Dementia, Alzheimer's & Brain Injury

Dementia or Senile Dementia or Alzheimer; no matter what we call it, it is on the increase. In general, it describes a condition of decline and loss in mental ability serious enough to interfere with normal daily life. Questions that beg to be asked are:

  1. Is it normal that as one gets older, the mind starts to go?
  2. Is there any way to prevent it or slow it down?

In short, the answer to the first one is “No”. Secondly, there are now new treatments to control and manage dementia, Alzheimer and Traumatic Brain Injury (TBI). When we talk about dementia, TBI and related conditions, we talk about the following problems:

Memory

Progressive loss of short term memory. Trouble keeping track of personal stuffs such as purse, appointment, bills and money affairs, names or recent events.

Communication and language

Asking the same question or mentioning event repeatedly. Sentences become disjoined and out of context. Loss of words to describe things.

Ability to focus and pay attention

Lost interest quickly and shift from doing one thing to another before completion. Appears to be perplexed or confused over ordinary situation or events. Become agitated easily or unable to carry on normal conversation.

Mobility

Loss of balance or unable to use one or more limbs. Loss of sense of direction or unaware of their current location.

Reasoning and judgment

The best way to describe this stage is- They start acting weird. Common sense is gone and behaviour becomes ‘One track minded’. Sometimes start to imagine things that are unreal. As the condition deteriorates, there will be tremor, speech and language difficulty, depression, restlessness, anxiety, aimless wandering or even trouble eating or swallowing.

Alzheimer's disease is an advanced form of the condition that accounts for up to 50% to 70% of cases of dementia[1] which now affects over 36 million people globally and resulted in 1.7 million deaths.[2] From an economic point of view, dementia costed $845 billion (Cdn. D.) last year in treatment, supports and lost production.

Clinical Diagnosis

Although CT scan or magnetic resonance imaging (MRI scan) is often done on dementia patients, it is not that useful in diagnosis except for vascular type of dementia. SPECT and PET[3] scans are more useful in detecting cognitive dysfunction. The most recent research found the PIB-PET scan using carbon-11 Pittsburgh Compound B gives a more accurate diagnosis of dementia.[4] Currently no medication is known to have any lasting effects on all types of dementia. Side effects can be more harmful than benefits in a number of cases.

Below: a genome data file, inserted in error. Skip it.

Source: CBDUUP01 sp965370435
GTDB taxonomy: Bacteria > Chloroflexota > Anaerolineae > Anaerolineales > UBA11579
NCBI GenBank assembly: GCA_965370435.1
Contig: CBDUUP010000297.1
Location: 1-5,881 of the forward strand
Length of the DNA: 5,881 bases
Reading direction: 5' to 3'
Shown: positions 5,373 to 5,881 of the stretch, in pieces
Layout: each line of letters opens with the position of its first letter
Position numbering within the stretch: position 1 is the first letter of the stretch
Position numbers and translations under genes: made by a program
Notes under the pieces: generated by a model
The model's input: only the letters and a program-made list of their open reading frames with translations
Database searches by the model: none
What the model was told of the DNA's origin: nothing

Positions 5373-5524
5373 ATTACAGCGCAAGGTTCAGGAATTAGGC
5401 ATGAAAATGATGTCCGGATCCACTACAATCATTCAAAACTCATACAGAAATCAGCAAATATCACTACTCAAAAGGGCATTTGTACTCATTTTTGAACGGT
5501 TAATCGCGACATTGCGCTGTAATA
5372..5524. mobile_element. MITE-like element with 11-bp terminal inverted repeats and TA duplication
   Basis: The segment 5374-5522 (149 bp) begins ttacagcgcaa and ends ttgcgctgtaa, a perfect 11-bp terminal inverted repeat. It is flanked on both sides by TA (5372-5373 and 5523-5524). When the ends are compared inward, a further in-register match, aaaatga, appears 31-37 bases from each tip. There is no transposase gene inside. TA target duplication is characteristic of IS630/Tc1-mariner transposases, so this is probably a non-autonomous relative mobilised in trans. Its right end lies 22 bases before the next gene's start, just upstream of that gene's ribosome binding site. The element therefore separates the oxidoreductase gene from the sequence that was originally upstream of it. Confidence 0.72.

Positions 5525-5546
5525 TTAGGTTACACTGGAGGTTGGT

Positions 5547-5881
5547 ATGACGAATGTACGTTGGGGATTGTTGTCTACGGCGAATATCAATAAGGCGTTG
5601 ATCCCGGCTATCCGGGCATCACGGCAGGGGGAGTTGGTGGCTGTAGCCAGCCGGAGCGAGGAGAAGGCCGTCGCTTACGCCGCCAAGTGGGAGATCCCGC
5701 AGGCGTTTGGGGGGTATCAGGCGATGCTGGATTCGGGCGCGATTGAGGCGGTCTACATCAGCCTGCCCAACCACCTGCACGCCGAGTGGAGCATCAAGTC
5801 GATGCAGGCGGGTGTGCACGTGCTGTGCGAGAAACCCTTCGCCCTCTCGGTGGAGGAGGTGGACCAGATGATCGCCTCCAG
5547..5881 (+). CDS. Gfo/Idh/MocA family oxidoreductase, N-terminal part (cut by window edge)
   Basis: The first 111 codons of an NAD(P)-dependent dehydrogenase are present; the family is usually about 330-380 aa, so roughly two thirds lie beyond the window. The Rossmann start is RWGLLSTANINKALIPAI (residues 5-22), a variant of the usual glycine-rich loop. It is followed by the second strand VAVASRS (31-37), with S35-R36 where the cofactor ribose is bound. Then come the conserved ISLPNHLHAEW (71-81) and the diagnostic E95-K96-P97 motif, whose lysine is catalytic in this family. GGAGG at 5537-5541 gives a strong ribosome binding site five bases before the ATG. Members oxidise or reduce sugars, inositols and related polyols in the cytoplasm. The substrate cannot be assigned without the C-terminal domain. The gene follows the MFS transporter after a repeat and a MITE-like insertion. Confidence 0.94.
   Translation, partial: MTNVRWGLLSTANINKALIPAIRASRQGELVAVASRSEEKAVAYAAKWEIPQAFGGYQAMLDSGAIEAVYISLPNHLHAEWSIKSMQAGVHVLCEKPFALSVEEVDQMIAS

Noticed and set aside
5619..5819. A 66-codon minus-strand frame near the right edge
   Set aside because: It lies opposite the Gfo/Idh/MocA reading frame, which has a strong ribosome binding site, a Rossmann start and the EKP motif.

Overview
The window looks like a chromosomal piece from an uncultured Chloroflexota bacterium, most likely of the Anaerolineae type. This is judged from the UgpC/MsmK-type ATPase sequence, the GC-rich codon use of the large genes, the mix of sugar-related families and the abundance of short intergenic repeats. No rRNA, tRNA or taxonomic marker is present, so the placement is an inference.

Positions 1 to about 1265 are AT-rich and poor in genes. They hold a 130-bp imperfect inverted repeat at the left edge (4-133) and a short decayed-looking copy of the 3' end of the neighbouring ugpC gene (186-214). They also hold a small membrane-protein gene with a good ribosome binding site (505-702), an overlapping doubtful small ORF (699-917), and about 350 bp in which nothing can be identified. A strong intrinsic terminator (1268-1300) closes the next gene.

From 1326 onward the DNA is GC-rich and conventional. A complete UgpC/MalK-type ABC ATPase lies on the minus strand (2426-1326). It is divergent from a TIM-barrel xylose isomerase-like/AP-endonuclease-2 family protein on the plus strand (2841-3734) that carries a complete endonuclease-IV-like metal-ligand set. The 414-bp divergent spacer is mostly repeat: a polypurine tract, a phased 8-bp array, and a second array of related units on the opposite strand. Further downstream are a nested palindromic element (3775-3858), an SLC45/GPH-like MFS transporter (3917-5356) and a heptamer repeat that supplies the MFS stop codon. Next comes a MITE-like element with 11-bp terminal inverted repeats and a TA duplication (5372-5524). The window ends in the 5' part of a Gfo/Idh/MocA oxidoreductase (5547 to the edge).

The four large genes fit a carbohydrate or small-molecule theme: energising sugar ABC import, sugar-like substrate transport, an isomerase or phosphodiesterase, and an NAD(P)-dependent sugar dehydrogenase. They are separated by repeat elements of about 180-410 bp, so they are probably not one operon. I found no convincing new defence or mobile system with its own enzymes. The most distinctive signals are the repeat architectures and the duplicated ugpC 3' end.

Latest Advances in Treatment & Management

In the past 20 years, the concept of Neuroplasticity started to gain attention in the brain research arenas. This is in contrast to previous thinking that the brain’s functions are divided into fixed locations.

The new finding is that many functions of the brain can be changed to work in a different location if the original site is damaged. Clinical study has shown that neurogenesis (birth of new brain cells) occurs in the adult, mammalian brain regardless of age.[5] More evidence is coming forth that these transformations and re-routing as a result of new brain cells can happen in multiple areas within the brain.[6]

The latest advancement of Low Intensity Medical Laser technology have shown that under proper supervision and treatment protocols, it can give birth to new brain cells, nerve tissues and blood vessels. This opens up a promising development where brain damages, injury and dementia can now be better managed and treated.

Given the proper laser treatment, it could lead to recovery of traumatic brain injuries and concussion as well as reversal of some of the most troublesome dementia symptoms. This is more than just a ray of hope for the dementia and brain injury patients. It means a return to normal and healthy living for these patients and less burden on the families and society.

References

  1. Burns, A; Iliffe, S (5 February 2009). "Dementia.". BMJ (Clinical research ed.). 338: b75.
  2. GBD 2013 Mortality and Causes of Death, Collaborators (17 December 2014). "Global, regional, and national age-sex specific all-cause and cause-specific mortality for 240 causes of death, 1990–2013: a systematic analysis for the Global Burden of Disease Study 2013.". Lancet. 385 (9963): 117–71.
  3. Bonte, F.J.; Harris, T.S.; Hynan, L.S.; Bigio, E.H.; White, III, C.L. (2006). "Tc-99m HMPAO SPECT in the differential diagnosis of the dementias with histopathologic confirmation". Clinical Nuclear Medicine. 31 (7): 376–8.
  4. Abella HA (June 16, 2009). "Report from SNM: PET imaging of brain chemistry bolsters characterization of dementias"
  5. Rakic, P. (January 2002). "Neurogenesis in adult primate neocortex: an evaluation of the evidence". Nature Reviews Neuroscience. 3 (1): 65–71.
  6. Ponti, Giovanna; Peretto, Paolo; Bonfanti, Luca; Reh, Thomas A. (2008). Reh, Thomas A., ed. "Genesis of Neuronal and Glial Progenitors in the Cerebellar Cortex of Peripuberal and Adult Rabbits"